In a recent blog, John Roese, Nortel CTO, highlighted the IT infrastructure behind CERN's Large Haldron Collider, 'the single largest machine ever built and the biggest scientific experiment ever conducted on the planet'. This 'grid' will distribute, process and analyze some 15 petabytes each year.
What John failed to mention is that the primary network behind CERN is not based on core routers, as is done in the Internet at large and in conventional research and education networks. Networking researchers concluded that core routers just couldn't meet the latency demands for the huge files that needed to be shipped around and for the grid computing applications (i.e. packet segmentation was one major culprit).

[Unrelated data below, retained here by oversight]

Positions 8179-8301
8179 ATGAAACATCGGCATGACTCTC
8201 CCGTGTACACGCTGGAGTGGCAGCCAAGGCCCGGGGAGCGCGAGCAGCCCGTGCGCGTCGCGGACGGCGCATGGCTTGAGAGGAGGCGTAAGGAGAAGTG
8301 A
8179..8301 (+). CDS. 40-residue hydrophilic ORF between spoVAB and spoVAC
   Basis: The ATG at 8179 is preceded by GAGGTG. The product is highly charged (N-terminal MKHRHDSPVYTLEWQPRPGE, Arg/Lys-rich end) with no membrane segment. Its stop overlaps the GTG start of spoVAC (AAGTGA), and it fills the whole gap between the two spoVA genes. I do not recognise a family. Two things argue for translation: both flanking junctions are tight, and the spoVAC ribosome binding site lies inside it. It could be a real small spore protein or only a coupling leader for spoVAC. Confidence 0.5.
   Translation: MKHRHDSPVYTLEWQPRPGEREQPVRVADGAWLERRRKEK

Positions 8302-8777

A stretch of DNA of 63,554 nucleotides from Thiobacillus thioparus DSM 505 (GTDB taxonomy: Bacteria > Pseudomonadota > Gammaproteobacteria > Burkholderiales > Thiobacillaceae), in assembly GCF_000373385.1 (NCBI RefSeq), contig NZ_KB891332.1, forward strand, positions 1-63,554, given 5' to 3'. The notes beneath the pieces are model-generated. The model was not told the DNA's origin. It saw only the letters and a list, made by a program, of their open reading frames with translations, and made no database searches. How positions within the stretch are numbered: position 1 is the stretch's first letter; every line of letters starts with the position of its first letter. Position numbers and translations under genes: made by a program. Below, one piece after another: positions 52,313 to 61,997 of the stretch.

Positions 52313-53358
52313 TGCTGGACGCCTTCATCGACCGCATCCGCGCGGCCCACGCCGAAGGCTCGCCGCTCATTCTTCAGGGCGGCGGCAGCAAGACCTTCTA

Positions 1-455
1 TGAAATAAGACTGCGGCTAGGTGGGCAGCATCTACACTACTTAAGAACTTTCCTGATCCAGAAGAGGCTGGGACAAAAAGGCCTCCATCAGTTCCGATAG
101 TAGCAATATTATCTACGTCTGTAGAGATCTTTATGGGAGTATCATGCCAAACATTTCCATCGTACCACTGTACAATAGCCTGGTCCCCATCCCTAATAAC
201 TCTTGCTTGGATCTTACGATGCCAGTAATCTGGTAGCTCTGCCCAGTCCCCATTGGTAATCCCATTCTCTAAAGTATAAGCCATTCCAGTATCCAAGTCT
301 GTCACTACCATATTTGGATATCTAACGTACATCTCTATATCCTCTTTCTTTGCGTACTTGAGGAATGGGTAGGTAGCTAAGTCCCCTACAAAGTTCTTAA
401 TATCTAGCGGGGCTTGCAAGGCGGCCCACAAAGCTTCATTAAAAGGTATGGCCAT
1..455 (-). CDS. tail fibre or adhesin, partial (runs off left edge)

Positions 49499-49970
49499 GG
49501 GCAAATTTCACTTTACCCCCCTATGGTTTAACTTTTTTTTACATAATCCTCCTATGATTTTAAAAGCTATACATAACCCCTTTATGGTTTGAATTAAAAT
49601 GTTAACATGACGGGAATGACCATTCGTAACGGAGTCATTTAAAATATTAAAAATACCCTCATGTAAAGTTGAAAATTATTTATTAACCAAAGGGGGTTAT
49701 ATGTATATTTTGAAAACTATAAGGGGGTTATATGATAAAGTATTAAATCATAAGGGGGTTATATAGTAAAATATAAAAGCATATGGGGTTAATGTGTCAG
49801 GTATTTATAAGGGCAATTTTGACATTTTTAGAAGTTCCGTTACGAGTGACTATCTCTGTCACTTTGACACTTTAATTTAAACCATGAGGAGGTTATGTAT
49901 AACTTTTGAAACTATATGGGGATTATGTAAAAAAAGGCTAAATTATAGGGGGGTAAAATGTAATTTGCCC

Instead, the network is based on lightpaths, 10Gbps lambdas and SONET/SDH pipes, between computing facilities.
The network currently spans Europe and North America, and extends to Taipei and Mumbai.
The plan is to allow these lightpaths to be established dynamically by the applications themselves (a case of communications enabled applications).
Nortel has collaborated for many years with leading networking research institutions such as Northwestern University in Chicago (StarLight in the US, SURFnet in the Netherlands (including Netherlight), and CANARIE in Canada.
This type of out-of-box thinking is also behind Nortel's leadership in 40 and 100 Gbps optical systems and optical Ethernet networking, including technologies such as Provider Backbone Transport (PBT).